34.2 "Rise up, Seth, from the body of your father Adam [ἐκ τοῦ σώματος τοῦ πατρός σου Ἀδὰμ, T.], and come to me, and see a spectacle which no man's eye has yet beheld and how they supplicate on behalf of your father, Adam [ὑπὲρ τοῦ πατρός σου Ἀδάμ]."
35.1 Then Seth arose and came to his mother and said to her: "Why do you weep?"
35.2 (And) she said to him: "Look up and see with your eyes [ἀνάβλεψον τοῖς ὀφθαλμοῖς σου καὶ ἴδε, T.] the seven heavens opened [τὰ ἑπτὰ στερεώματα ἀνεῳγμένα, literally the seven firmaments opened up, T.], and see [ἴδε τοῖς ὀφθαλμοῖς σου, literally see with your eyes, T.] how the body of your father [τὸ σῶμα τοῦ πατρός σου, T.] lies on its face and all the holy angels are praying on his behalf and saying: 'Pardon him, Father of All, for he is Your image.'"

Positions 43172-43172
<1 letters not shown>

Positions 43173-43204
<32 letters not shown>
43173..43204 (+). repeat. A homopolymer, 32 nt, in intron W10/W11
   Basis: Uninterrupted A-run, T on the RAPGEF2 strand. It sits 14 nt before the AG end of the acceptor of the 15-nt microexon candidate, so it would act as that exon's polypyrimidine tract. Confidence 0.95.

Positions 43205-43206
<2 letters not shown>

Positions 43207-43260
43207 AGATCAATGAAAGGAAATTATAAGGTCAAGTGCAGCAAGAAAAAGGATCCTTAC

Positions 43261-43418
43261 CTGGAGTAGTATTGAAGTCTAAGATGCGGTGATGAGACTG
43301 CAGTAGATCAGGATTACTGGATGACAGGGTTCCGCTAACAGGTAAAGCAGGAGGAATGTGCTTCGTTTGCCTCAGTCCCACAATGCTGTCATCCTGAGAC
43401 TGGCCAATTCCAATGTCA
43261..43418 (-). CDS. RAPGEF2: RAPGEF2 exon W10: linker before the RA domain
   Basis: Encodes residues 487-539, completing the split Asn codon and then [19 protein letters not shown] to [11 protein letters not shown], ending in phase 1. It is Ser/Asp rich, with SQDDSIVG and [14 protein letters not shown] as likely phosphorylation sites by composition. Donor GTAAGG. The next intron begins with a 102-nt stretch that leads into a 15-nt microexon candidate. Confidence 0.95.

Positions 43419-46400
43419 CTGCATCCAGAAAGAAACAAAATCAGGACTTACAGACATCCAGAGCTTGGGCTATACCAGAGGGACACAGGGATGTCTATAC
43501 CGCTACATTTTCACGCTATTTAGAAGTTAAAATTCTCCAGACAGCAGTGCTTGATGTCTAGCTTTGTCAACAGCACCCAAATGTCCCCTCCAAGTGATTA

35.3 Pray, my child Seth, what shall this mean? And will he one day be delivered into the hands of our Invisible God?
35.4 But who are, my son Seth, the two Ethiopians who stand by at the prayers for your father?"
36.1 And Seth said to his mother, "They are the sun and moon and themselves fall down and pray on behalf of my father Adam."
36.2 Eve said to him: "And where is their light and why have they taken on such a black appearance? "
36.3 And Seth answered her, "The light has not left them, but they cannot shine before the Light of all things, the Father of Light; and on this account their light has been hidden."
Eve entreats Seth to engage in two separate acts of observation (each underscored by the addition of with your eyes
): one toward the seven firmaments being opened up, and the other toward the body of his dead father Adam. But nothing has changed. The body is still on the earth, the spirit in the heavens.